Oxnard Assistant Police Chief Chuck Hookstra said gang crime had already begun to drop significantly since the pursuit of the injunction was announced in late March by Police Chief Art Lopez and Dist. Atty. Greg Totten.

But opponents said they were undeterred and would keep pressing their case. Hachmeister chastised Bysshe for failing to delay his ruling to give defense attorneys more time to prepare. Prosecutors spent about six months drafting more than 1,000 pages of pleadings and declarations.

"I would think the judge would exercise more caution when taking away the rights of citizens," Hachmeister said. "All he was presented was one side, and that's not the way the system normally works."

Ramona Ripston, executive director for the Southern California American Civil Liberties Union, also decried the ruling as a violation of due process. She also said a recent police study done in Los Angeles found that such injunctions only deter gang crime temporarily.

"We think there are programs that cities and counties ought to adopt to give young people things to do," Ripston said. "This is not the best way to stop" gang crime.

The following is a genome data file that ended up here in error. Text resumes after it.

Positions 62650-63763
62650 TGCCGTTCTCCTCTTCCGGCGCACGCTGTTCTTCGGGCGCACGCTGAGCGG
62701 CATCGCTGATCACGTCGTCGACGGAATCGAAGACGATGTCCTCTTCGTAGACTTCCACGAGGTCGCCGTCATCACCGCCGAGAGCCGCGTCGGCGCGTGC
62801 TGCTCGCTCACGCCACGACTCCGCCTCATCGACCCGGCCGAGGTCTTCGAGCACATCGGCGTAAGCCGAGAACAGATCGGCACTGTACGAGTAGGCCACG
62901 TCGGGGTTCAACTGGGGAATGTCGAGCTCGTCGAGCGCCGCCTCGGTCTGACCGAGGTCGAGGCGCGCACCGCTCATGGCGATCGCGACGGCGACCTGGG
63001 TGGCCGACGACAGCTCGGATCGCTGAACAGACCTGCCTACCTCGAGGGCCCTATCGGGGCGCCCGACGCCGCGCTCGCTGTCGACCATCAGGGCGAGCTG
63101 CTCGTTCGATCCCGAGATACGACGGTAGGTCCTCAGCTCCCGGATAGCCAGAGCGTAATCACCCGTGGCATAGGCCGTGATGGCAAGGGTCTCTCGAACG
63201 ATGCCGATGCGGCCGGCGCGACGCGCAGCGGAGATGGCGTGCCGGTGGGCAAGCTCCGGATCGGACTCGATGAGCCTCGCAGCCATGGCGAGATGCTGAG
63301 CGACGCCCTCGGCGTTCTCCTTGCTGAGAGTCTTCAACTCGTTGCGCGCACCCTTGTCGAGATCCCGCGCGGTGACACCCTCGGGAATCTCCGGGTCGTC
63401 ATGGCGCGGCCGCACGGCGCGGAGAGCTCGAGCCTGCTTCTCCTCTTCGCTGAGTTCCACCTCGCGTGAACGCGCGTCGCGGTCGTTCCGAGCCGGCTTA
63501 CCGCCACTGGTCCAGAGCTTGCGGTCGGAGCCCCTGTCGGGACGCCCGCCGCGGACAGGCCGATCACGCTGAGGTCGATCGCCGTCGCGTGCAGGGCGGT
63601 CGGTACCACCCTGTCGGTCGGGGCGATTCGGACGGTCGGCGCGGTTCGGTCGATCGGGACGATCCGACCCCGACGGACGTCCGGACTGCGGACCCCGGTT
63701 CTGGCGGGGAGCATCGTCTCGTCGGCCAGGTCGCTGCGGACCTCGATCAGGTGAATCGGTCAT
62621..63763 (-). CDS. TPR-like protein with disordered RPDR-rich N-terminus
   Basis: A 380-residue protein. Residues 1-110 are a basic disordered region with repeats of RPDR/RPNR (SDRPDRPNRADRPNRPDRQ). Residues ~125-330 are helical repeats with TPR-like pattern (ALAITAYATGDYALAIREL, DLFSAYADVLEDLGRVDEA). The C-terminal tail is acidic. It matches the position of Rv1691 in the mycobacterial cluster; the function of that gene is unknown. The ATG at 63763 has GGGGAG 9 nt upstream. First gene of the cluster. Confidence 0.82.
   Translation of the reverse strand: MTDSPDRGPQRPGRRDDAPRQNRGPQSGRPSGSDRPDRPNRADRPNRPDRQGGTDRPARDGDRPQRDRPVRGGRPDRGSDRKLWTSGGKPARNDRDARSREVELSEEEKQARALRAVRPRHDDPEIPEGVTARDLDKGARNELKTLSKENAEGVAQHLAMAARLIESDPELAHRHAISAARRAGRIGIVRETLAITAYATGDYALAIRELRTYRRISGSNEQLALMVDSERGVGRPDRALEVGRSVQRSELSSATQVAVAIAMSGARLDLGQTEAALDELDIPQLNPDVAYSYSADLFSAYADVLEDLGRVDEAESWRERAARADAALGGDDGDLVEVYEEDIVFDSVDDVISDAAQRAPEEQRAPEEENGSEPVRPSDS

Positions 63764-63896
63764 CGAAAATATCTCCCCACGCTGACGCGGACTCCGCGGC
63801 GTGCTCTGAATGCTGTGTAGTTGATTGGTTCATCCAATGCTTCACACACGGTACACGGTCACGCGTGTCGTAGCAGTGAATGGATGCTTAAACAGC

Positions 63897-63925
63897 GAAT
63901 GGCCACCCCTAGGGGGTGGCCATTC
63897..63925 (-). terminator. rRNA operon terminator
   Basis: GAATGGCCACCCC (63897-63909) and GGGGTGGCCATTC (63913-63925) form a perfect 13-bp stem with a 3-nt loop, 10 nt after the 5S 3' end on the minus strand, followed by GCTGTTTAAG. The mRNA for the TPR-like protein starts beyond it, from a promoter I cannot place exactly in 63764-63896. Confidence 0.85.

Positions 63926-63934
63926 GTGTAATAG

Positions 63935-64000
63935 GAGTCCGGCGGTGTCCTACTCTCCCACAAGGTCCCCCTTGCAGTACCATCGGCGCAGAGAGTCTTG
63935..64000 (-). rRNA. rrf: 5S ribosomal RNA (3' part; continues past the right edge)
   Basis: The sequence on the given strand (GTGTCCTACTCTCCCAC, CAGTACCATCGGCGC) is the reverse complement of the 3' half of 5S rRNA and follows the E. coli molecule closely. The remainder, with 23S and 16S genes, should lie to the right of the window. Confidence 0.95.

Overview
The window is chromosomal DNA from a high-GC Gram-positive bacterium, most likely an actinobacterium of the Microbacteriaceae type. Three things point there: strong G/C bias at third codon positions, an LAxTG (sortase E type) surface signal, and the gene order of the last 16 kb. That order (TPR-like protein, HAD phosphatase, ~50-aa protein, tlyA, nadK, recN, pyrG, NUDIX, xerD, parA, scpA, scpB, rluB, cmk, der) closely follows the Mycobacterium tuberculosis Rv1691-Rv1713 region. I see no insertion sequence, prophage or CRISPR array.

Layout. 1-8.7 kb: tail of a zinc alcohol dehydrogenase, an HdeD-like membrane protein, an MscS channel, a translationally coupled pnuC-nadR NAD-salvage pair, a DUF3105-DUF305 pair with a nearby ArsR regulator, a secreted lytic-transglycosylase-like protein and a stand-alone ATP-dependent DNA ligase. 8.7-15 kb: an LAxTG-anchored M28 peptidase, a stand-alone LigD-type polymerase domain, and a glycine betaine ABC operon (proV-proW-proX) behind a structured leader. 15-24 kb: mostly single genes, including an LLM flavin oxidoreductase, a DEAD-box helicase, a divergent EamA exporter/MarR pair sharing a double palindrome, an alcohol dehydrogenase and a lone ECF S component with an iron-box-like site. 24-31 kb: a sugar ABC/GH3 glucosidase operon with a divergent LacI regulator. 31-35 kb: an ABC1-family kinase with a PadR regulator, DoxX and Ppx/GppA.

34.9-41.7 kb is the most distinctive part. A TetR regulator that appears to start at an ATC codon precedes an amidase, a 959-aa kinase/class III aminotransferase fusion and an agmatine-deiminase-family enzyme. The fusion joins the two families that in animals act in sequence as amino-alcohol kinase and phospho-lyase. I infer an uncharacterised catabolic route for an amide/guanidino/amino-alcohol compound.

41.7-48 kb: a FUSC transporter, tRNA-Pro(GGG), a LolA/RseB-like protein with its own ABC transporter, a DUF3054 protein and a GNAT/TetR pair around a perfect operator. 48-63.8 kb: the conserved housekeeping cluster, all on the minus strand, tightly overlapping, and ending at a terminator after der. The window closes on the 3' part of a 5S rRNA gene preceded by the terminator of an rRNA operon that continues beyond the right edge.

Bysshe's order takes effect immediately, and Oxnard law enforcement officials said patrol officers would begin serving copies to Chiques members as early as next week. Prosecutors plan to seek a permanent injunction at a hearing not yet scheduled.

Invoking a strategy common in Los Angeles, the injunction bars 1,000 Colonia Chiques gang members from publicly hanging out together within the 6.6-square-mile safety zone, which stretches roughly from the Ventura Freeway almost to the Pacific Ocean.

Authorities have said repeatedly that a spike in gang violence over the last year and a half -- with 14 homicides attributed to the Chiques -- prompted the injunction and the need for a crackdown. In addition to dozens of homicides over the years, authorities said the decades-old gang was responsible for drug dealing, harassment and intimidation of Oxnard residents and for hundreds of robberies, burglaries and assaults.

Often, authorities said, the victims were farmworkers, street vendors, schoolchildren, hospital employees and even church members who go door to door to deliver Scripture.

Similar injunctions have been used in Los Angeles and other urban areas, authorities said, but the Oxnard case was especially noteworthy because the injunction established such a large safety zone.

In his ruling, Bysshe ordered that a person must meet two or more of the following criteria to be identified as a gang member:

* Admits or has previously admitted being a member of the Chiques;

* Has clothing, etc., associated only with the Chiques;

* Has been previously arrested while participating with the Chiques gang;

* Information that places the subject with the Chiques gang has been obtained from a reliable informant;

* Close association with the gang has been confirmed.